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Executive Q&A with John Palumbo, Senior Director of Franchise Development at A&W

The 100-plus-year-old franchise brand continues to experience same-store sales growth year after year. Palumbo explains how.

By 1851 Staff1851 Staff Contributions
SPONSOREDUpdated 10:10AM 04/01/22

For more than a century, iconic franchise brand A&W Restaurants has experienced consistent growth. Today, the brand boasts more than 500 units in the U.S. and abroad, and it continues to find lucrative white space to establish new locations. 

In 2022, A&W is aiming to award 25-30 new franchise agreements and open 10–12 new restaurants. We spoke with John Palumbo, senior director of franchise development at A&W, to learn how the franchise continues to grow in both domestic and international markets. 

1851 Franchise: What is A&W doing well right now?

John Palumbo: What we are doing well right now is driving same-store sales. We’ve seen same-store sales increase every year for the past decade, including a nearly double-digit increase this year.

I think a big part of that growth is our willingness and ability to read the pulse of our franchise partners and prospective franchisees in the industry. We understand the challenges and opportunities of the job, and we’ve built an operation that helps them find success.

1851: What are some of the differentiators that help A&W stand out as a brand?

Palumbo: Even as a 100-plus-year-old franchise, we’re still growing, and that’s a huge strength of our brand. We’re also different in that our brand is owned by our franchise partners. That’s not something you see often in franchising. 

1851: What are your growth goals for 2022? What is the vision that you want your brand to fulfill?

Palumbo: Our growth goals for 2022 are to award 25 to 30 new locations and open 10 to 12 new stores.

As A&W continues to grow and adapt to the new normal that we’re all living in, we never want to lose sight of what got us to the dance, so to speak. We have a strong connection to our customers and fans, and we never want to lose that. The authenticity of A&W is what makes our customers return. We continue to deliver high-quality food and customer service while offering a small-town feel.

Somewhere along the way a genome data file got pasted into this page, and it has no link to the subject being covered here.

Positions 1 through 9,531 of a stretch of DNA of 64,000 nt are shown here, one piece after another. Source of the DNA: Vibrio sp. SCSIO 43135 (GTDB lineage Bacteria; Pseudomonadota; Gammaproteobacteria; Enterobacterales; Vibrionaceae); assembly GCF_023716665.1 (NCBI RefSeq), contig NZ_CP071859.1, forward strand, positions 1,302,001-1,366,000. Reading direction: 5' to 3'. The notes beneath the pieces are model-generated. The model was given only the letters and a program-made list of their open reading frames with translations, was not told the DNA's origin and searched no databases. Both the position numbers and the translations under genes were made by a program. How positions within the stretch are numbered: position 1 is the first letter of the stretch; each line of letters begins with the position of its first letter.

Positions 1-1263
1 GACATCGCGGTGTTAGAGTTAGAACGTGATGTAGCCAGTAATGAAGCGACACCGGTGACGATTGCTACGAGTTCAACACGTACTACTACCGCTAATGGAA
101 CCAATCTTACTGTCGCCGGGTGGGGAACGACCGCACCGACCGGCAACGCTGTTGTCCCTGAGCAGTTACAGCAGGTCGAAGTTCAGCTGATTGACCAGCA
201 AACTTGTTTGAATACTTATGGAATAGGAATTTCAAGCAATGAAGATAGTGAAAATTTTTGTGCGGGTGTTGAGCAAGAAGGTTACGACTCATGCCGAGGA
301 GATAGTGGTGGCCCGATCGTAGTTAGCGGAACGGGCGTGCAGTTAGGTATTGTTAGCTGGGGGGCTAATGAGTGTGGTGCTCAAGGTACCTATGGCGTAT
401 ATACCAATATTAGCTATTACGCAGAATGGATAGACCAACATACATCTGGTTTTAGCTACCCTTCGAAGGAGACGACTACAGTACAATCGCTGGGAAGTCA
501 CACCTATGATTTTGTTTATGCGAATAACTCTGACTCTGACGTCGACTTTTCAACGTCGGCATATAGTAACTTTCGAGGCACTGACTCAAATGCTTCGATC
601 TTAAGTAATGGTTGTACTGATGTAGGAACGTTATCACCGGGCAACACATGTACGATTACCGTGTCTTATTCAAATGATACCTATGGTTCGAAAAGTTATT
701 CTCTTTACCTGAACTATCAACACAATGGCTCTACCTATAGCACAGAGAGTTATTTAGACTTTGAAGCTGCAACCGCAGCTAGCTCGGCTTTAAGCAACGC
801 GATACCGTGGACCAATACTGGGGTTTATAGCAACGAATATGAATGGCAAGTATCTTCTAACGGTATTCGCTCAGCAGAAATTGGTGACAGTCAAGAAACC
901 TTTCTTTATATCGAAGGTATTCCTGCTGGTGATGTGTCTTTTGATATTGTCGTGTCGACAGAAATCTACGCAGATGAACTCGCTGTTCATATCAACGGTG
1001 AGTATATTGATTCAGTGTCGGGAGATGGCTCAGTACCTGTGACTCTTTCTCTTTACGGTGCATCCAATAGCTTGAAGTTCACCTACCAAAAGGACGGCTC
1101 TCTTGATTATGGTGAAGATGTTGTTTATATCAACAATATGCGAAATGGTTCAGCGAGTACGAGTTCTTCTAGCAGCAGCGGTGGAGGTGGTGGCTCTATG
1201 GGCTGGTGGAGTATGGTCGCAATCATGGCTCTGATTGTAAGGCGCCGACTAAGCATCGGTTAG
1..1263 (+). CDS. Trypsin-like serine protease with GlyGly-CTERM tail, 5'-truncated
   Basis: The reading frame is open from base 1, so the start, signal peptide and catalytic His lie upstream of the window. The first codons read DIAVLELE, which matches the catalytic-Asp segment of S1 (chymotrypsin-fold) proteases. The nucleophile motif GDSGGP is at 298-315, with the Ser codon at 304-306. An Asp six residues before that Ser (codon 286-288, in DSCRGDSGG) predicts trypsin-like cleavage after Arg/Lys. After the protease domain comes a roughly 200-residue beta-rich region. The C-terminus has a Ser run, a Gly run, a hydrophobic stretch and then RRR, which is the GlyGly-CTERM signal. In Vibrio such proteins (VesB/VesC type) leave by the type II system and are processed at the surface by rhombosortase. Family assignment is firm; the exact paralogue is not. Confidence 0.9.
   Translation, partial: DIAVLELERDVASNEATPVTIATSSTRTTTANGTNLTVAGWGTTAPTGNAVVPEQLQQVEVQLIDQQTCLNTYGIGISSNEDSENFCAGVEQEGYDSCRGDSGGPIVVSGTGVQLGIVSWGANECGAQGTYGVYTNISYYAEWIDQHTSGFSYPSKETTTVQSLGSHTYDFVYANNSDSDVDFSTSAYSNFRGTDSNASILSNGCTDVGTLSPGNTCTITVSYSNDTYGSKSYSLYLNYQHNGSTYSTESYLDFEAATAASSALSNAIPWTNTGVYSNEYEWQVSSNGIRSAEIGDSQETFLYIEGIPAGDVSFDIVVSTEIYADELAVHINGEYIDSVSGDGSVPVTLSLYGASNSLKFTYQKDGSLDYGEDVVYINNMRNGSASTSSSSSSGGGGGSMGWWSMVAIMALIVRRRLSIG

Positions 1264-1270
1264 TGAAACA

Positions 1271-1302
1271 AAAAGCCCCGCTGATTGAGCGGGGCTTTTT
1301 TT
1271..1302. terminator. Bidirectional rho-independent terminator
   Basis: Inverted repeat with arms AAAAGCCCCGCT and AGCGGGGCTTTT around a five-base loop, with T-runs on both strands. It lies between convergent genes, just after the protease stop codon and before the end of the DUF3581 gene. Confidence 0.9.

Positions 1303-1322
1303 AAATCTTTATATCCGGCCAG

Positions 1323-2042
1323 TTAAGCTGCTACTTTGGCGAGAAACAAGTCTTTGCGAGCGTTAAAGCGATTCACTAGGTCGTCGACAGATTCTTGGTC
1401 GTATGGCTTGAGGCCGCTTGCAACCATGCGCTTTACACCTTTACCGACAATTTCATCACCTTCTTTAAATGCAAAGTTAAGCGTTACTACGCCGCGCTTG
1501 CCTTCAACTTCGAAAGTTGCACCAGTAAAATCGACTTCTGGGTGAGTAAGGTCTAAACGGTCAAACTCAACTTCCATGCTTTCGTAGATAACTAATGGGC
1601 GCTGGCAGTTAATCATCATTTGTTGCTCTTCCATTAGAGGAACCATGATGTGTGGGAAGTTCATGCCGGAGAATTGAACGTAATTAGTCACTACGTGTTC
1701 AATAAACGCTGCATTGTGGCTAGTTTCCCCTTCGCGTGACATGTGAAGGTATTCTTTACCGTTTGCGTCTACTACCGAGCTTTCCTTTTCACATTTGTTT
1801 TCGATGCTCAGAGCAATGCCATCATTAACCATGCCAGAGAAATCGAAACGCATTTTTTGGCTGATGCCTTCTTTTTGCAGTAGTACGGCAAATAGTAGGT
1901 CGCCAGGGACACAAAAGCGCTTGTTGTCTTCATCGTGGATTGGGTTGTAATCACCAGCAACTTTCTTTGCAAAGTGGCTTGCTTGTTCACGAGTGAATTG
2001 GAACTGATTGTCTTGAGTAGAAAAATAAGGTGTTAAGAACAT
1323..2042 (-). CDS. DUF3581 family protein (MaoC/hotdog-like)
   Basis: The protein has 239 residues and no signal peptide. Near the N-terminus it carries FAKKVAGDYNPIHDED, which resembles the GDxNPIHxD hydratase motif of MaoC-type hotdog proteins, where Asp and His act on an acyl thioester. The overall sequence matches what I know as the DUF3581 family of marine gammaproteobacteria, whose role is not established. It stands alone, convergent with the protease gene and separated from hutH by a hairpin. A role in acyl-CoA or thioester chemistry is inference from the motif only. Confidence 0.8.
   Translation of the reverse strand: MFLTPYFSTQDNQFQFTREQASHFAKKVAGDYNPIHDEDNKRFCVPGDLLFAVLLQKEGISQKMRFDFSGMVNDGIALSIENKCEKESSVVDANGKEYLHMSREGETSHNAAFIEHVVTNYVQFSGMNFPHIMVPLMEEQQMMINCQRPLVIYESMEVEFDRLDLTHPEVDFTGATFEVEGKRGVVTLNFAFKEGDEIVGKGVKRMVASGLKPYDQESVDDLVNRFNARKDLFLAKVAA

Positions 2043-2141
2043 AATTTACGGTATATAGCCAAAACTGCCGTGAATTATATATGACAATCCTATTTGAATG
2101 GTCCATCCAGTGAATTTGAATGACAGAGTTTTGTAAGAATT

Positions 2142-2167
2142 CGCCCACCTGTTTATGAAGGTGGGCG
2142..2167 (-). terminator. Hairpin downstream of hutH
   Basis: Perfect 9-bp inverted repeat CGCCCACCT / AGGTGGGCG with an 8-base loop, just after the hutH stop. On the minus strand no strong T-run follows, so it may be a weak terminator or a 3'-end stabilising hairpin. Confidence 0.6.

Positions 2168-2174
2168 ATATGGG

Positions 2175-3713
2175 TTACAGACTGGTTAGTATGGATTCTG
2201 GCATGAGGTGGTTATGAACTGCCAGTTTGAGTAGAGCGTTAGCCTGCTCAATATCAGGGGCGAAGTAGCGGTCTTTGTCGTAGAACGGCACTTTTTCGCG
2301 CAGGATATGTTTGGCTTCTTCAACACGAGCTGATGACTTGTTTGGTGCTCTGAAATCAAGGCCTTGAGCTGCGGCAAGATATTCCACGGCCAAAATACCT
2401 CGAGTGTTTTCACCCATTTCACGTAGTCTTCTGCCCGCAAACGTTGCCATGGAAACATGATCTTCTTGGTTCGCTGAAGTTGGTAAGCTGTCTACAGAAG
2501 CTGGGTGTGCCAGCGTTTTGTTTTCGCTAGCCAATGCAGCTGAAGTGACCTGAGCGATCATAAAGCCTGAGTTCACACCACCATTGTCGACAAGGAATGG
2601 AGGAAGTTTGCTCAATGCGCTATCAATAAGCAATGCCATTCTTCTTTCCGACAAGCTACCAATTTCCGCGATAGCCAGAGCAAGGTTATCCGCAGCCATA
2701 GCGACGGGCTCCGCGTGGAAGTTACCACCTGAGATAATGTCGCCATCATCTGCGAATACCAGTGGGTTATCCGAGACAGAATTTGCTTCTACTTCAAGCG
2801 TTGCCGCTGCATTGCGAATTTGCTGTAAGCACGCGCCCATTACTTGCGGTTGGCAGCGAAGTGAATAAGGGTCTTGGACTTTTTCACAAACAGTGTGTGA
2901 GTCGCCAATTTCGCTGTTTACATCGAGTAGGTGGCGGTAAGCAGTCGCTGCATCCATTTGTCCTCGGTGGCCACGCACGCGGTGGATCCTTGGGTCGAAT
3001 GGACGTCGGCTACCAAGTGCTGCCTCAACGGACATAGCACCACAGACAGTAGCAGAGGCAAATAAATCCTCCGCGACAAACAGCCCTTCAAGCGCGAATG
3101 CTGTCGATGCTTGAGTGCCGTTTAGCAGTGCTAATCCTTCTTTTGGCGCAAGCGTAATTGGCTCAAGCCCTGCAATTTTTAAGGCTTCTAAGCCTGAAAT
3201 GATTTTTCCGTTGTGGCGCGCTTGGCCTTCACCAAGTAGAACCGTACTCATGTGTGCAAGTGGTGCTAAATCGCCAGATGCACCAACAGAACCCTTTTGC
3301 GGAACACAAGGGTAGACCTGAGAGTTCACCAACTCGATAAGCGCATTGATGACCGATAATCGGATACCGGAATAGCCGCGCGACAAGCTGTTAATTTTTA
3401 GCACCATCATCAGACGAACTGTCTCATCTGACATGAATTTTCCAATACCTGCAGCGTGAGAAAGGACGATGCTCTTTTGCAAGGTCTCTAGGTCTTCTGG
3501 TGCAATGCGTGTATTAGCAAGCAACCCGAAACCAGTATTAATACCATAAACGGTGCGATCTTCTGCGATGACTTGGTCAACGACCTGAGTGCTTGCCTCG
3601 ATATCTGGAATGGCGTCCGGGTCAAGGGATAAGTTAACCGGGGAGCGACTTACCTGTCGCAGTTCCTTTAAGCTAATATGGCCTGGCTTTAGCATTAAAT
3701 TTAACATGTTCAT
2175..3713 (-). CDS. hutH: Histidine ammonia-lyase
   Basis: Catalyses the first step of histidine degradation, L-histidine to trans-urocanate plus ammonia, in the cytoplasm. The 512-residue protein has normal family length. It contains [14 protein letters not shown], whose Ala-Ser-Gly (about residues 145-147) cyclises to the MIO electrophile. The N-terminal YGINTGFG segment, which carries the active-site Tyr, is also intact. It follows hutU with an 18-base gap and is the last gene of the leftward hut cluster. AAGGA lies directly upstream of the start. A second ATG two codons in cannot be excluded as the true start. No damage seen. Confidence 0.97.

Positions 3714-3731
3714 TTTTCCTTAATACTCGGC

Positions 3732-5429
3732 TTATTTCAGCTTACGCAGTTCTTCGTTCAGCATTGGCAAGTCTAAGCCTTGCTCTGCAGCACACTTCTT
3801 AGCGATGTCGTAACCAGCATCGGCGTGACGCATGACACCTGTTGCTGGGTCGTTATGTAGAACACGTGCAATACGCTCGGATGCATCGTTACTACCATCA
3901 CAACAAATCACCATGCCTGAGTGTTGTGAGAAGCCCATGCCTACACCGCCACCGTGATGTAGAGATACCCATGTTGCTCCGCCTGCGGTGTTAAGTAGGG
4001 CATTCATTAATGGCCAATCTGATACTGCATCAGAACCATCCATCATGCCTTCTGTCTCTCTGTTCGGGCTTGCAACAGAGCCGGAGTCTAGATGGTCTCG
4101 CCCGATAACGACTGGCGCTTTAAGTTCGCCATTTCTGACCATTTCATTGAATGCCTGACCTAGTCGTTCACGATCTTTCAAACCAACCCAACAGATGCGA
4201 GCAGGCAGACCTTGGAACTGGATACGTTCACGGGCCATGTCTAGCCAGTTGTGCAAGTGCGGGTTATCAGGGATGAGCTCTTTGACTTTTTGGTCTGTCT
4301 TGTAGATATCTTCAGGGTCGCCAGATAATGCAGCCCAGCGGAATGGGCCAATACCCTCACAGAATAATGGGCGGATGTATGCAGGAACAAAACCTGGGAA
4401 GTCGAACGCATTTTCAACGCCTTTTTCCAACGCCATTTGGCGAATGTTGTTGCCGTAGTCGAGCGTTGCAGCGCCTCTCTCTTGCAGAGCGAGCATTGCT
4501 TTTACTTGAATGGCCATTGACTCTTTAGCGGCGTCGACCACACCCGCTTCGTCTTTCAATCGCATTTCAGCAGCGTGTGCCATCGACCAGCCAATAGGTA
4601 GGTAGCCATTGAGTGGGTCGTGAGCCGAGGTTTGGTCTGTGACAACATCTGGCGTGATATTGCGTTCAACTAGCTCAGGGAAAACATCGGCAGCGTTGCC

1851: What were some learning opportunities either before or during the pandemic that the brand leveraged to get where it is now?

Palumbo: During the pandemic, and even now, there is an increased focus on doing more with less. Whether it’s fewer employees or navigating changing restaurant layouts because there isn’t an open dining room, we’re figuring out solutions. The pandemic also forced us to think differently with regards to curbside pickup and dual-order-point drive-thrus, which continue to pay off even as dining rooms reopen.

1851: Why did you choose to join A&W as the senior director of franchising?

Palumbo: Honestly, a big part of the decision was the strength of the executive team already in place at A&W.

Moreover, I believe in the A&W brand and know it well. It is well established in the U.S. but still has plenty of room to grow, and that’s a valuable combination. But when we look at growth opportunities, we are cautious. That’s something that really drew me to the team. I could tell right away that the brand has a true moral compass when it comes to franchise development. We aren’t just collecting checks and moving on. We are growing carefully to ensure that every franchise owner is set up for success.

1851: What does an ideal franchisee for A&W look like?

Palumbo: Our franchisees work in an owner-operator model, and that’s the type of candidate we look for when awarding franchises. We want someone who will be there every day, or if they can’t be there every day, have a partner who is connected to the business.

As far as professional backgrounds, we don’t require them to have prior ownership experience or even experience in food service. We prefer that franchise partners have experience managing people, as well as some familiarity with marketing and a lot of customer service experience. Those traits are important to us. Franchise partners don’t have to be serial business owners, but we want them to work within the parameters of a franchise model. We believe that if you have a good franchisor, they can help train good franchisee candidates. That’s the model we strive for.

1851: How does A&W support its franchise partners?

Palumbo: We’ve been around so long that we really know what we’re doing. On the franchise development side, we have a full-service approach to real estate and financing. We don’t outsource the real estate process; we work closely with our franchise partners to help them secure a location and negotiate the terms of the deal of the lease or purchase. We also help them with financing. It’s not about signing a franchise agreement and sending them out on their own; it’s a hands-on approach to educating new franchise partners. Another example is our international purchasing co-op, Restaurant Supply Chain Solutions, which has shown to be important for profitability and the cost of goods.

The total investment necessary to begin operation, not including rent or land costs, is $871,000 to $1,469,554 for a Freestanding Restaurant; $401,000 to $1,051,088 for an Inline Restaurant; and $276,000 to $704,000 for a Captive Restaurant, including a $15,000-$30,000 franchise fee.